Switching to conveyor ovens

Does anybody happen to know if you need to get permits from the city or township that you are in to switch from brick ovens to conveyor ovens? (do to the holiday I haven’t been able to get through to somebody in my township).
Thank you!

as long as your conveyors meet city/county code - I reckon they won’t, unless you have an exhaust hood w/make-up air…ovens like the MM 360 require that, while an electric oven, like my CTX won’t require

Here in Manhattan, Kansas, even the CTX infrared oven requires a complete hood. Do yourself a big favor and check to make sure the new oven that you are contemplating fits under your existing hood, if not, find out what it will cost to get the hood modified and add this to the cost of the oven. You might also check with your utility company to make sure you have sufficient gas or the correct power supply for your new oven. We have found that just adding an approved wall plug for an electric oven can cost you as much as $500.00, and I’ve heard from some shops where they had to pay to run another (larger) line into the shop. Your first stop will be to check your local codes department (be sure to have the spec sheet on the oven in question in hand. This will provide you with all of the needed dimensions and utility requirements, after that, you might be home free, or you’ll need to make a call to your local contractor. One other thing, some of the conveyor ovens are rather large, make sure it will fit into your shop without needing to cut a hole into the wall which will be more $$$$.
Tom Lehmann/The Dough Doctor

My son and I were just having the discussion about switching from deck to conveyer and were wondering what the pros and cons were. Do you have to change your crust formula? Does the taste change? How many of you have changed from a conveyer to a deck?

Thanks for your input,

Russell

A lot will depend upon the air impingement oven we’re talking about, as well as the type and formulation of pizza we’re making, but for the most part, you can make any pizza in an air impingement oven that you can in a deck oven, and with the new, heatrh bake disks from Lloyd Pans <www.lloydpans.com> you can even make a great New York style thin crust pizza in an air impingement oven that can’t be distinguished from one baked in a typical deck oven. That is saying a lot!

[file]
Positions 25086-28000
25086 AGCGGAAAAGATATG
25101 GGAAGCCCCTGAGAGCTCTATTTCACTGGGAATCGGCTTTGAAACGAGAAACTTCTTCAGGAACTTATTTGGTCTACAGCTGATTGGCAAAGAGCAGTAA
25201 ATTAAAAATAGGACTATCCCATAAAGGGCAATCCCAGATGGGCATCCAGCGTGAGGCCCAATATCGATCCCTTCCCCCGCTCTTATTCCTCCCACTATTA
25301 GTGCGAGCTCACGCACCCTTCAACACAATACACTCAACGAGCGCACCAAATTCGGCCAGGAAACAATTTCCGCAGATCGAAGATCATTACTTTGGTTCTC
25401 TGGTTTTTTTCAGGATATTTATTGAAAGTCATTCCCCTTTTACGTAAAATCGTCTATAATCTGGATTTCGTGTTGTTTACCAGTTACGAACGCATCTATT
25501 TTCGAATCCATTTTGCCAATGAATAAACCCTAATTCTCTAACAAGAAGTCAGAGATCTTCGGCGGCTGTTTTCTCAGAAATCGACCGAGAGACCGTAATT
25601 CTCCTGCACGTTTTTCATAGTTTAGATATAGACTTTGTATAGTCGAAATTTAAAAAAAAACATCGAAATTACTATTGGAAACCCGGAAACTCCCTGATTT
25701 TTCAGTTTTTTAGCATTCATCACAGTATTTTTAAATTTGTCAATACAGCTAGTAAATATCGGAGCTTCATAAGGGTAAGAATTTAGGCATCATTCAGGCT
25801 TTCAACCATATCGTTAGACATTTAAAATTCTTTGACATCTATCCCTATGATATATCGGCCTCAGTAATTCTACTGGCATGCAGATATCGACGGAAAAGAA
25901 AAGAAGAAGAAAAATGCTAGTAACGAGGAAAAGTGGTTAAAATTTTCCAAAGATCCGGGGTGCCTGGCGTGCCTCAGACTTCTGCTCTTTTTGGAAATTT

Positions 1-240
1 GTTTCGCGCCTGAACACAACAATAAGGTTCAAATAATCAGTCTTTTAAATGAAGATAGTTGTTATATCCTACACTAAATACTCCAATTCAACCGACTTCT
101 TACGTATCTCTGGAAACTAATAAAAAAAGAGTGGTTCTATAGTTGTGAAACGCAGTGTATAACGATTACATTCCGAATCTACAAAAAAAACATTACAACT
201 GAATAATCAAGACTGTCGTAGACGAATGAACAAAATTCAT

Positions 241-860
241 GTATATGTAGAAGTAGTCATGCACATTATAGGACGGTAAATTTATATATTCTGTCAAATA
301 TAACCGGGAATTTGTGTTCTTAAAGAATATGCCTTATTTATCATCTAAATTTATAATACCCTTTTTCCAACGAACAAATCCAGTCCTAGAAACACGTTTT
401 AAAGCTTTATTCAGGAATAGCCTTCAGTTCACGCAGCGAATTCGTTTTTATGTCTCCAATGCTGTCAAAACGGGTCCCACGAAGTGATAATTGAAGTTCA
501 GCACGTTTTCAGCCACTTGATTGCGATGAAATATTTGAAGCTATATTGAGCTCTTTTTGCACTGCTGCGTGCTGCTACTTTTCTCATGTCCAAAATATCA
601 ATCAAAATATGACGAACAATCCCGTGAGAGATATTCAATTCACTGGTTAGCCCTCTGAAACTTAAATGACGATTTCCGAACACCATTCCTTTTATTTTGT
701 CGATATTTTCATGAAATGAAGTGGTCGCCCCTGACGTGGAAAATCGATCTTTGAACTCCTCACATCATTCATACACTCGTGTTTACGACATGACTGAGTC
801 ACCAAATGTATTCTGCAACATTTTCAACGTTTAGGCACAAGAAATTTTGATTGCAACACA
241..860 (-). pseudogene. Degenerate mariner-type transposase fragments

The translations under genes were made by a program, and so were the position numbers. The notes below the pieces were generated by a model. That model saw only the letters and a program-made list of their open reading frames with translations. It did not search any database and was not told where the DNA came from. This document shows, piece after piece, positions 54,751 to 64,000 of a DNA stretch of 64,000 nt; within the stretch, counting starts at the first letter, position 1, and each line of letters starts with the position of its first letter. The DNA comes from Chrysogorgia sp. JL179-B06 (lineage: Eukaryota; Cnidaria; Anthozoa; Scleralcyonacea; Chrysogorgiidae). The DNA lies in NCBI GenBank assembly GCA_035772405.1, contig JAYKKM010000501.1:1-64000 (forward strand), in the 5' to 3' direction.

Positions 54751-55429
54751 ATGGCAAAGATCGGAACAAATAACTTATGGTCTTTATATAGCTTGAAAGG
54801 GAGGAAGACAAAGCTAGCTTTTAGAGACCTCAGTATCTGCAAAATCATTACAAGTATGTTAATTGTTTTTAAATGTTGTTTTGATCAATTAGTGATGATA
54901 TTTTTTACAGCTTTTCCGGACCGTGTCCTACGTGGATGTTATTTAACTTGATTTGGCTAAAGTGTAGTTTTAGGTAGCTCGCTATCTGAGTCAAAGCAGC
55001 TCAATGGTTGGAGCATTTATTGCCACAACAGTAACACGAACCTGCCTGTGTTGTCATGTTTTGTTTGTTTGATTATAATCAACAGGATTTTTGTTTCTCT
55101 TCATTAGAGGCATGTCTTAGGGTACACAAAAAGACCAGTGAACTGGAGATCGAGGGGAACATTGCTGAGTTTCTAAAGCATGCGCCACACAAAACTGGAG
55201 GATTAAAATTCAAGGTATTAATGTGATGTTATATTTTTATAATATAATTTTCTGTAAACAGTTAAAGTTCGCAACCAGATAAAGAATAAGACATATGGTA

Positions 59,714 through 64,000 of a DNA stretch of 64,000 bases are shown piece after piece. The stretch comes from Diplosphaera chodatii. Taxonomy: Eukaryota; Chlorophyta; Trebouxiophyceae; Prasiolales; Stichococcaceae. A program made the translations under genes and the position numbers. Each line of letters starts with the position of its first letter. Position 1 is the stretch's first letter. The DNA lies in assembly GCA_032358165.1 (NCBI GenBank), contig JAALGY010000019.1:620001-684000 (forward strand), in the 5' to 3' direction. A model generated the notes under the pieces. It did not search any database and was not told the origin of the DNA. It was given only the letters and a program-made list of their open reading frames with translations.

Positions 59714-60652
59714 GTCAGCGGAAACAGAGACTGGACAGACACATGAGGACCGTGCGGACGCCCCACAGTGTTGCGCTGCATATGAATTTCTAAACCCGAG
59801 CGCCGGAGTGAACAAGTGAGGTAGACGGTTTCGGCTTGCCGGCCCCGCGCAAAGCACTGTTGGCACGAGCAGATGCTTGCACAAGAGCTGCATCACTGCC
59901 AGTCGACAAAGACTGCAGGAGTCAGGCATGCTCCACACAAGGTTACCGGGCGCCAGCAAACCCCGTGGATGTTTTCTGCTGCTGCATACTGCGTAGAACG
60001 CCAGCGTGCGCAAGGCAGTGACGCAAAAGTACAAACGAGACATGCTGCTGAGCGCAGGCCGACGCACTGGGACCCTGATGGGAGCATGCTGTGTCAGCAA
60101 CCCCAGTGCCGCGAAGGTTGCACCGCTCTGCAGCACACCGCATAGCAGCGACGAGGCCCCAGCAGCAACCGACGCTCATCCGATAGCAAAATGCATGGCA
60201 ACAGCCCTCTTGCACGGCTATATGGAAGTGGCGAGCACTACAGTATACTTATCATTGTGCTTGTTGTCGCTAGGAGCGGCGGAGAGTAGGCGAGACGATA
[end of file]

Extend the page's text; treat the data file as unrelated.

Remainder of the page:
The main difference between the two ovens is that the air impingers have one or two bake times (depending upon if you have a single or split conveyor) and a single baking temperature.; Deck ovens, on the other hane also have a single temperature, but they have infinite baking time as YOU are ther one who decides when the pizza comes out of the oven. For this reason, deck ovens might be better suited to those operations where there are a lot of things (different thingd) going through the oven, where as the air impingers are superior if you need to have a lot of pizzas, all similarly sized, in as short a time as possible. Air impingers will out bake a deck oven with regard to pizzas per hour, but they do tend to be more dedicated so you might find that two air impingers are needed to replace that deck oven, but on the brighter side, those two impingers will provide a faster, more consistent bake, and if you have a lot of vegetable toppings, a drier topped pizza to boot. Here’s a neat approach, get the air impinger, but keep your old deck oven just to bake all the different stuff in, use the new impinger to bake the bulk of your pizzas in, probably al those medium and large size thin crusts.
Tom Lehmann/The Dough Doctor

Thank you for your responses…and I found out today that we do need a permit, because we have to put a 220 plug in, the previous owners never put one in, and as for the hood…i’m not sure about it, however it is a mm 360 split belt that we are getting, so hopefully it won’t be too much for the venting. We have 4 brick ovens (we only use 2 of them usually, for the business that we have been doing lately), so there are already to vents there.
And as for pros and cons of brick versus conveyor, after the night that I had tonight, I can not wait for those ovens to be gone, what a nightmare, huge catering order in the middle of a crazy rush and one employee that was a no show. A $400 hour with 2 employees , 1 driver and brick ovens with a catering order just do not mix, we would have turned on the other ovens but they are single burner and were as cold as could be)

Thanks again everyone :smiley:

PLEASE b4 you commit 2 the MM360 - you will need an exhaust hood w/make-up air - I don’t believe you have one installed w/deck ovens…it will not be cheap - don’t pay your Fool’s Tax 2 early!!!